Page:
NAIROBI, Kenya, June 18- World Indoor champion, Caleb Mwangangi Ndiku and Hyvin Jepkemoi picked up impressive victories for Kenya at the Ostrava Golden Spike on Tuesday night in a meet where six world leading times highlighted riveting track and field action.
Two-time Berlin Marathon champion, Florence Kiplagat’s bid to break the world record in the rarely run women 20,000 fell short when she pulled out in the 29th lap as compatriot Alice Kimutai took the honours.
Running in the the Zatopek Memorial 3000m earlier in the evening – albeit without a record assault – Ndiku found himself running alone over the final two laps.
Unfazed, he forged on to produce an impressive 7:31.66 victory, a world lead and just inside the previous meeting record but with the Mpeketoni Attacks still raw in the nerves of most Kenyans, he chose not to celebrate.
“Today was my birthday, I thank God for a great year in my sports career. No celebration, I dedicate the day to the families in the coastal part of my lovely country Kenya affected by today’s fatal attacks,” he posted on his Face Book page.
World youth champion Yomif Kejelcha of Ethiopia edged New Zealand’s Olympic medallist Nick Willis for second, 7:36.28 to 7:26.91, personal bests for both. Kejelcha’s time was the second-fastest performance in history by a youth athlete.
Former All Africa Games champion (2011) and reigning Africa Championships bronze medallist, Jepkomei fought off Morocco’s Salima Alami to win the 3000m steeplechase in 9:22.58, 0.53 shy of her career best.
Alami’s perseverance paid off in the form of a 9:23.27 personal best as Birtukan Adamu of Ethiopia ran a year best of 9:27.29 for third.
The world record assault in the women’s 20,000m came to an abrupt halt when 2009 World Cross and 2011 World Half gold winner, Kiplagat succumbed to apparent stomach problems and stepped off the track 29 laps into the 50-lap contest.
“She didn’t have any problems before the race, she was perfectly prepared to break the record,” her coach Renato Canova said. “She started to feel a stomach ache during the race and couldn’t continue.”
In her absence, Kimutai was the clear winner. Catching and passing Ethiopian Mulahabt Tsega just as the gun sounded one minute to go in the one-hour race, the 22-year-old went on to win the race in 1:08:32.2, 35 seconds clear of Tsega. En route, they covered 17,545m and 17,544m over one-hour, respectively.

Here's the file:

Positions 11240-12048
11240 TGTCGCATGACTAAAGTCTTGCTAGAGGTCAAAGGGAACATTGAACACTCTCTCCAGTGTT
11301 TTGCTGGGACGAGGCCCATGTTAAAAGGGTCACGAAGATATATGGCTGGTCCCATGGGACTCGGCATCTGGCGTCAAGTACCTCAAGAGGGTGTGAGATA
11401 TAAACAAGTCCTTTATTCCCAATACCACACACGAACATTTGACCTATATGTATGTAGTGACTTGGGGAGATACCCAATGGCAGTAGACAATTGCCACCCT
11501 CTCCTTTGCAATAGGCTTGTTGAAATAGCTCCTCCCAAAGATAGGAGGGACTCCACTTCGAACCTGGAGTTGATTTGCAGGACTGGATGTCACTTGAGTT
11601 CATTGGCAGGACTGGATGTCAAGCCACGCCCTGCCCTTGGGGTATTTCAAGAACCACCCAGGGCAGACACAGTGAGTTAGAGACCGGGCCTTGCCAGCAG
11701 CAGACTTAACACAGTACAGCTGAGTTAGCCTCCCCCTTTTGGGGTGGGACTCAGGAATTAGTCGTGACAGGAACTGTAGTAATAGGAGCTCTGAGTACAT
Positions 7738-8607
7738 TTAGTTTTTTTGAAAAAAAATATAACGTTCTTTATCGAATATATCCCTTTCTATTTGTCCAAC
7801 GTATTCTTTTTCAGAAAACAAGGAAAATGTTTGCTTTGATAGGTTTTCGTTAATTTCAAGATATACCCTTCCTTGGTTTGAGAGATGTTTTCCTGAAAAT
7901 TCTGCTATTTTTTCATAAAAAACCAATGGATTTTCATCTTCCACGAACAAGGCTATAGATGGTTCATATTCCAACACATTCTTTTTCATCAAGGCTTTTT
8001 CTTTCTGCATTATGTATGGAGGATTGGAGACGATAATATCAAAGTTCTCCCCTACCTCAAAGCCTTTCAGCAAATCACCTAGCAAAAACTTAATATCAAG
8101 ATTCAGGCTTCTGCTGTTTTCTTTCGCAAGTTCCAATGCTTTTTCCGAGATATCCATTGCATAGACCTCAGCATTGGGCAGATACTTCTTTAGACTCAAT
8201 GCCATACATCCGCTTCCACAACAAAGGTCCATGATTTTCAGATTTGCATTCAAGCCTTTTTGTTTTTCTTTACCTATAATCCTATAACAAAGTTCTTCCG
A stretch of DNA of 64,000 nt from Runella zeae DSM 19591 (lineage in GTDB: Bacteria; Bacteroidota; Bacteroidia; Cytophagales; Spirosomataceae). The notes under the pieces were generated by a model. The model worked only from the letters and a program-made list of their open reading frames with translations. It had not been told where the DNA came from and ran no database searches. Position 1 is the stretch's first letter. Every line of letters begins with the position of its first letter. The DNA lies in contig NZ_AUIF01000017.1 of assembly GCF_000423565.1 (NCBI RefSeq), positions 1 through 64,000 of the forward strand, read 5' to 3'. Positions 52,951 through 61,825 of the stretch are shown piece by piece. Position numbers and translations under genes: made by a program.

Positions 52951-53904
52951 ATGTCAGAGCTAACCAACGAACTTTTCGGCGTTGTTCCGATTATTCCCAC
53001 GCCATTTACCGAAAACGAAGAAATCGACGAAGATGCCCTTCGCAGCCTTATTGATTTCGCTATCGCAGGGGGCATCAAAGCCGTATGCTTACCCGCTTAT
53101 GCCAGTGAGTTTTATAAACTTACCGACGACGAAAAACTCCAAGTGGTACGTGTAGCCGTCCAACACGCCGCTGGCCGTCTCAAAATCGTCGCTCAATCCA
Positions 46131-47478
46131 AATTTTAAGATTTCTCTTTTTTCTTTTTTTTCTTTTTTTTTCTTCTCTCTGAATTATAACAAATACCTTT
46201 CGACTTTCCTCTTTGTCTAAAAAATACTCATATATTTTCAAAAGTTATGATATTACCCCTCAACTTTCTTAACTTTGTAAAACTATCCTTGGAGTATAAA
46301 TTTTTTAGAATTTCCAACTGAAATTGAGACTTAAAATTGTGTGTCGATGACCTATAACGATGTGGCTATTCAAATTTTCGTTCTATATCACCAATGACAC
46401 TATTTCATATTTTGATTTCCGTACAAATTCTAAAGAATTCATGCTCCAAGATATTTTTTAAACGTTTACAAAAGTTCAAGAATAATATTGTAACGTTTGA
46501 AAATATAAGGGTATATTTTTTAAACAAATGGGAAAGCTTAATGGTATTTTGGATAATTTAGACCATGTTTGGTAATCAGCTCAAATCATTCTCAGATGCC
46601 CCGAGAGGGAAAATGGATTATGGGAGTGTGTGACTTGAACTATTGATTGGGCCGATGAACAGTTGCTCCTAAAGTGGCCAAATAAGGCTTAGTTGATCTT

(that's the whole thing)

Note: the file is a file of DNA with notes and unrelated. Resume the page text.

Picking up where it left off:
Kenyan-born Turkish runner, İlham Tanui Özbilen (formerly William Tanui) ran a national record and world leading 2:15.08 for victory in the men 1000m with Pierre-Ambroise Bosse of France (2:15.31) and Australia’s Jeff Riseley (2:16.09) who also ran a national record and personal best taking the minor podium positions.
World champion, indoors and out, Ethiopia’s Mohammed Aman, who was going for the world record at the distance was forced down the field in a distant fourth (2:16.33).
Near miss for Genzebe
Ethiopia’s Genzebe Dibaba re-discovered her winning touch and brought the stadium to life with a brave assault on the world 2000m record. She came up a bit short, but it wasn’t for lack of trying.
She reached the midway point in 2:42.67, within half a second of the pre-race target, before forging on alone for the final 900 metres. She passed the bell in 4:20.62, needing to close in less than 65 seconds to take down Sonia’ Sullivan’s 5:25.36 record set 20 years ago.
Urged on by the crowd’s clapping, stomping and screaming, the double world indoor record-holder gritted her teeth as she entered the final stretch before crossing the line in 5:27.50, the third fastest performance in history and an African record.
Her compatriot Senbera Teferi was a distant second in an African junior record of 5:34.27.
There was joy for Uganda when Winnie Nanyondo nabbed an impressive win in the women’s 800m, powering down the homestretch and away from a crowded 14-woman field to a 1:59:27 personal best.
It was the first international win over the distance for the 20-year-old, one she celebrated with a little dance before she knelt to the track and raised her arms to the sky.
“It was a hard race and I’m very happy,” Nanyondo, whose previous best of 1:59.39 came in Hengelo nine days ago, told the IAAF. “It’s only my second race in Europe and I have to say I like it here.”
Gatlin, Merritt power to WL
Poster boy Gatlin was among the chief protagonists at the meeting and his evening-capping performance in the 100m didn’t fail to impress.
Powering from the blocks, he was well ahead some 40 metres into the race en route to a 9.86 performance that knocked 0.01 seconds from the world lead he brought with him to this eastern Czech city.
“I almost broke the (9.83) meet record so I’m pleased,” said the 2004 Olympic champion, who extended his unbeaten streak in the event this season to eight.
Mike Rodgers held off Kim Collins 10.08 to 10.12 to finish a distant second.
Another meeting record came in the 400m courtesy of world champion Lashawn Merritt. Running patiently through the first 300 metres, he cruised home to a comfortable 44.16 win to eclipse the 44.49 meeting standard set by Kirani James one year ago.
Botswana;s Isaac Makwala was second in 44.83, improving his own national record set at altitude earlier this year.